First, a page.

On Tue, 4 Feb 2014 19:22:20 +0100
Gianluca Sforna <giallu(a)gmail.com> wrote:
On Tue, Feb 4, 2014 at 6:19 PM, Tom Callaway
> * Researching AV options for recording/streaming talks (Miro)
I think PyCon US used http://nextdayvideo.com/
at least a couple years
with good results.
Yeah, nextdayvideo has done the last several PyCon US events and I
agree that their output is great.
I suspect that the issue for Flock would be cost. I spent a bit of time
talking to Carl (the owner of nextdayvideo) about how they've run the AV
systems at the last 2 pycons and it's far from a simple operation. I
believe that they do offer reduced pricing if we can supply enough
volunteers but I also suspect that the cost of that reduced pricing
would still be outside what the Flock budget could allow.
I'll skip most of the details since I think that most folks aren't
interested but from my experience, there are many options for recording
and/or broadcasting talks. The possible output would depend on several
1. Available Hardware
For this case, stuff that could be used without incurring extra
costs. By hardware, I mean: cameras, tripods, mixers, cables,
microphones, capture devices, computers for mixing/recording, disks
for storage during Flock and other components that we'd need to pull
off the level of recording/broadcast desired.
2. People at Flock
The best output comes from having a dedicated and trained person at
the talk to monitor and adjust the recording in real time. There is
only so much which can be changed in post and fixing stuff at
record time is generally orders of magnitude easier and less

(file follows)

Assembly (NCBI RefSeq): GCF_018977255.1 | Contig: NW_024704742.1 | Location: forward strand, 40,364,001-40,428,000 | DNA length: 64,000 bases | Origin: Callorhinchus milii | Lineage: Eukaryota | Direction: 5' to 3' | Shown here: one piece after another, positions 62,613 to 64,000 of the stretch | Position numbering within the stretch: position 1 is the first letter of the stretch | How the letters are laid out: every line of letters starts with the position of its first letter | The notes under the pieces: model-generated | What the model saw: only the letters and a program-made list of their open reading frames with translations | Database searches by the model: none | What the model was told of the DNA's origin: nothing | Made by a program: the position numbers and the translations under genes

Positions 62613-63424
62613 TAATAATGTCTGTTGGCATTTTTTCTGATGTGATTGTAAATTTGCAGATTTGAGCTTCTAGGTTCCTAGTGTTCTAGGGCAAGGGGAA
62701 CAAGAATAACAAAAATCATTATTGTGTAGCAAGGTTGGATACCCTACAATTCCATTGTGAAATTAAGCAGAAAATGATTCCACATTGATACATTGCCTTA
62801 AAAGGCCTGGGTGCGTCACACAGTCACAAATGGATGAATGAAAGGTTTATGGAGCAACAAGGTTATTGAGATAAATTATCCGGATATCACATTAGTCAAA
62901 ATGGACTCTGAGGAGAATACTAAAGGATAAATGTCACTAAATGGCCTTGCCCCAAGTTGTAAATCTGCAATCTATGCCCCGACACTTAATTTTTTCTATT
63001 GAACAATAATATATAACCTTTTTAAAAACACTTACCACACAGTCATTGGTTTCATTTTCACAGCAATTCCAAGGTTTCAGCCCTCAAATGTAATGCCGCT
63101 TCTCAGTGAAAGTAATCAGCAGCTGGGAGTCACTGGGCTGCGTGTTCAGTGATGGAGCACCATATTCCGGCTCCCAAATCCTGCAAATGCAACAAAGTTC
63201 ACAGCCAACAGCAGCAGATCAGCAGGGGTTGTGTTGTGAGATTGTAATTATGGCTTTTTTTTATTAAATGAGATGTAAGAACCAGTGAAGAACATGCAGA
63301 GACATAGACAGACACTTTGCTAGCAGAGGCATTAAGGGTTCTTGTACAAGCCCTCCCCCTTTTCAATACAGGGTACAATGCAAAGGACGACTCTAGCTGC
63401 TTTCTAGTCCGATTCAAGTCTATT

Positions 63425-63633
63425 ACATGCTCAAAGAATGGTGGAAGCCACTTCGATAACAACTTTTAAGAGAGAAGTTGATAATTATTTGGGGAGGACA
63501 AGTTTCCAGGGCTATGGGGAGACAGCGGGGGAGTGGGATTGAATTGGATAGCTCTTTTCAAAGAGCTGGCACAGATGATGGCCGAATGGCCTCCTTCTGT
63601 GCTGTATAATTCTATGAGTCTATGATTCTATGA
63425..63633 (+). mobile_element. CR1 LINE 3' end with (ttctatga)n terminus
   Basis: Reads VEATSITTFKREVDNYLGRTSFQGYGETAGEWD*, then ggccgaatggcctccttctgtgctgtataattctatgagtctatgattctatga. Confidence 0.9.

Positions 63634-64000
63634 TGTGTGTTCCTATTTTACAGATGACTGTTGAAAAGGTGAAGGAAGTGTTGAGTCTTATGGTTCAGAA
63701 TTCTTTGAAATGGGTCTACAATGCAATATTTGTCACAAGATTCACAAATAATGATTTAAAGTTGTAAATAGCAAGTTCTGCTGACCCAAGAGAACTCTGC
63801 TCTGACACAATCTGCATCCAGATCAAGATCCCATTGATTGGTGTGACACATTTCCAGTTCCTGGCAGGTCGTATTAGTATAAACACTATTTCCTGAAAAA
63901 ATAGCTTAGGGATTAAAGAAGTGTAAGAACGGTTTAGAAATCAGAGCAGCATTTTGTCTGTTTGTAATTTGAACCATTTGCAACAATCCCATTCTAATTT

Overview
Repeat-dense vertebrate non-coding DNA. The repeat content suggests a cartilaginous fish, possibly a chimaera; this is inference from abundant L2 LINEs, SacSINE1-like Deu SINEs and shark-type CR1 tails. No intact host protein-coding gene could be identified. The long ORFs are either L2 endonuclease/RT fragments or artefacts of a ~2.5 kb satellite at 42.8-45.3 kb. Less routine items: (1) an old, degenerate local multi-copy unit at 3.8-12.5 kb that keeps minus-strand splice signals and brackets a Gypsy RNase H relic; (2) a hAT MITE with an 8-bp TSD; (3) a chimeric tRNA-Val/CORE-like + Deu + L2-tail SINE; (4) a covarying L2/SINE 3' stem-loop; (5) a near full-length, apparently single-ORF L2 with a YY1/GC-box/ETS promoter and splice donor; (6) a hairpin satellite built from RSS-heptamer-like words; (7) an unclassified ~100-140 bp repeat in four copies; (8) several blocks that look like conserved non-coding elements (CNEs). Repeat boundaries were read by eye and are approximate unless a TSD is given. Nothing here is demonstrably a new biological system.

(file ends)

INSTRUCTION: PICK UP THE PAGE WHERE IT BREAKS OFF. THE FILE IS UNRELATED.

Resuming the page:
complicated (assuming that a good fix is even possible in post) than
attempting to fix it later.
3. People to Coordinate/Work before Flock
Even using commercial equipment, there isn't really an
out-of-the-box conference recording/broadcast setup that I'm aware
of. Putting the room kits together, making sure everything works,
preparing any software components, testing the overall setup etc.
would be needed before Flock to make sure everything works at flock.
4. Venue Bandwidth
Assuming that we want to broadcast in near real-time, we'd need to
verify that the venue both has the available bandwidth and is
willing to allow us to consume that bandwidth.
5. Tolerance of non-free-as-in-speech components
In my experience, the easiest and cheapest setups involve some level
of non-free-as-in-speech components. This could be youtube/hangouts,
broadcast codecs, capture devices etc.
Equipment purchase/rental, possible broadcast setup, shipping etc.
I've spent far more time with video in general, researching solutions
for talk recording/broadcast and recording talks than I'd really care to
admit and I'm more than happy to share what I've learned, help and make
what little equipment I have available.